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Last update: May 8, 2024

Create New Module from Scratch

This guide explores how to create a new module from scratch using Visual Studio, following the example of the Dummy module.

Create Solution and Projects

  1. Create an empty solution named DummyModule using Visual Studio.
  2. Add src and tests Solution Folders using Visual Studio.
    1. In the src folder, add the following projects:
      • DummyModule.Core: Class library (.NET Core).
      • DummyModule.Data: Class library (.NET Core).
      • DummyModule.Web: ASP.NET Core Web Application (Empty template).
    2. Delete the auto-generated Class1.cs from all projects.
    3. In the tests folder, add a project:
      • DummyModule.Tests: xUnit Test Project (.NET Core).
  3. Set Target framework to .NET 8.0 for all projects.
  4. Set project references and NuGet package references as outlined in the guide:
    1. References to Projects:
      • DummyModule.Data: Reference DummyModule.Core.
      • DummyModule.Web: References DummyModule.Core and DummyModule.Data.
      • DummyModule.Tests: Reference DummyModule.Core, DummyModule.Data, and DummyModule.Web projects to facilitate comprehensive testing and integration.
    2. References to NuGet Packages:
      • DummyModule.Core: Add a reference to the latest version of the VirtoCommerce.Platform.Core package to leverage core functionalities.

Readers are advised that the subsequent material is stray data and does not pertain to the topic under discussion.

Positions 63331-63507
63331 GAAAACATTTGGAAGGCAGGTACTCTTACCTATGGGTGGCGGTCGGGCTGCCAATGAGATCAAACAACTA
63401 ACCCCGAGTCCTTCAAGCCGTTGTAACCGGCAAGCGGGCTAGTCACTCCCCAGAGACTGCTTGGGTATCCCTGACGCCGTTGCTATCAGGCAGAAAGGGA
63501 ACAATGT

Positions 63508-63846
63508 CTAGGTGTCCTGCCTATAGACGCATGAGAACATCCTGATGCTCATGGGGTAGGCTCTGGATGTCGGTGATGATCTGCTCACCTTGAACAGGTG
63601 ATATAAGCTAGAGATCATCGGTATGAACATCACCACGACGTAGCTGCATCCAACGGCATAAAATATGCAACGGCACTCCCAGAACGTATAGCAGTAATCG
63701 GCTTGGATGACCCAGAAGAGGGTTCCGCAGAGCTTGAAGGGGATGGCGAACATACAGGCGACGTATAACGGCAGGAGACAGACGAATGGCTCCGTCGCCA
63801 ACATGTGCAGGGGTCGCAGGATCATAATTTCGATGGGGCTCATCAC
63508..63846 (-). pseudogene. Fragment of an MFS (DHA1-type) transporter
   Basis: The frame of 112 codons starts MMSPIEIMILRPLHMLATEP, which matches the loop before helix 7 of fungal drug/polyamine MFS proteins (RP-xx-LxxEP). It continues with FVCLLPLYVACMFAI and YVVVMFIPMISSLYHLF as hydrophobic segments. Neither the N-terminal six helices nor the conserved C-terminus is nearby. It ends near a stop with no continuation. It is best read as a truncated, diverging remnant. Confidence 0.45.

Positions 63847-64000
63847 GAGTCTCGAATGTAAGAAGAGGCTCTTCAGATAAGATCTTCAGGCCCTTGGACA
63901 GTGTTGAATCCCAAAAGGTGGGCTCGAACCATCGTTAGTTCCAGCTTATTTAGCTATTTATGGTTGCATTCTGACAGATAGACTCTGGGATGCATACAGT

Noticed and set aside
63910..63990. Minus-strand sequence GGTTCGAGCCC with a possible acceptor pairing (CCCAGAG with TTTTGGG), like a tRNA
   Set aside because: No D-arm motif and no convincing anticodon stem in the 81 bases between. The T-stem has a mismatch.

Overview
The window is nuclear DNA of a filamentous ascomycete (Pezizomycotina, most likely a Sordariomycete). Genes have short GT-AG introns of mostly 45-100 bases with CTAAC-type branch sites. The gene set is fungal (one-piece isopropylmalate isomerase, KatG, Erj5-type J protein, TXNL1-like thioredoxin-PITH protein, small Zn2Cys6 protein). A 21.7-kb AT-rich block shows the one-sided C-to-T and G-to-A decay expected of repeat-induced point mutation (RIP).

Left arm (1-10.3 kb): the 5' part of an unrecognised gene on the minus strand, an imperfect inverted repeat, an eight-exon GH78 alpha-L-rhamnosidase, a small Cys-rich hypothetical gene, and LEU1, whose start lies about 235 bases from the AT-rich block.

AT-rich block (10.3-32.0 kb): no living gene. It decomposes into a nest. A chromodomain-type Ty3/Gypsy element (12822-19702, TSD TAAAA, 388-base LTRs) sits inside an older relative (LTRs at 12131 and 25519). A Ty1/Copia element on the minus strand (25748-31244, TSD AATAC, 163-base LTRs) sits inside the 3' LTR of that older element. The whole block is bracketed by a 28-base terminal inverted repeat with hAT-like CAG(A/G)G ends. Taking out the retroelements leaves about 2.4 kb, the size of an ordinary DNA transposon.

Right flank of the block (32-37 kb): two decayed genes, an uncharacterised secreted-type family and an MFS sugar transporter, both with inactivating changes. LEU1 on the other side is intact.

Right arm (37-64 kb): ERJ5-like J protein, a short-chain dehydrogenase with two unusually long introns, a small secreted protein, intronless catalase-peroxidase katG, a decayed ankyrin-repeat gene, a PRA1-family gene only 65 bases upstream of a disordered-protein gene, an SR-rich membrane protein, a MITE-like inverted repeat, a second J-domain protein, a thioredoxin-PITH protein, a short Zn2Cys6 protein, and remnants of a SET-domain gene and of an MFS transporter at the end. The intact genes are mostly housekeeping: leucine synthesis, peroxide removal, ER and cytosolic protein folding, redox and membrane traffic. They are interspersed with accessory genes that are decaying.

• DummyModule.Data: Add a reference to the latest version of the VirtoCommerce.Platform.Data package for data management capabilities.
    3. Compile the Solution: Ensure successful build completion without any warnings or errors.

Fill DummyModule.Core Project

To populate the DummyModule.Core project with essential components:

  1. Add ModuleConstants.cs for Module Constants:

    1. Create a class named ModuleConstants.cs to store module constants such as security permissions and settings.
    2. In the ModuleConstants class, define sub-classes for Security and Permissions. These classes contain constants representing various permissions within the module, structured as follows:

      public static class Security
      {
          public static class Permissions
          {
              public const string Access = "dummy:access";
              public const string Read =   "dummy:read";
              public const string Create = "dummy:create";
              public const string Update = "dummy:update";
              public const string Delete = "dummy:delete";
      
              public static string[] AllPermissions = { Access, Read, Create, Update, Delete };
          }
      }
      
  2. In the ModuleConstants class, add sub-classes such as Settings and General. These sub-classes contain settings definitions of type SettingDescriptor, facilitating the management of module settings:

    public static SettingDescriptor DummyInteger = new SettingDescriptor
    {
        Name = "Dummy.Integer",
        GroupName = "Dummy|General",
        ValueType = SettingValueType.Integer,
        DefaultValue = 50
    };
    

    Note

    Refer to sample ModuleConstants.cs for complete code examples.

  3. Add additional components if necessary:

  4. If your module includes domain models, create a Models folder and define all domain models in it.

  5. For search functionality, include a Search subfolder containing SearchCriteria and SearchResult classes.
  6. Utilize the Services folder to create interfaces for required services, often including CRUD and search operations.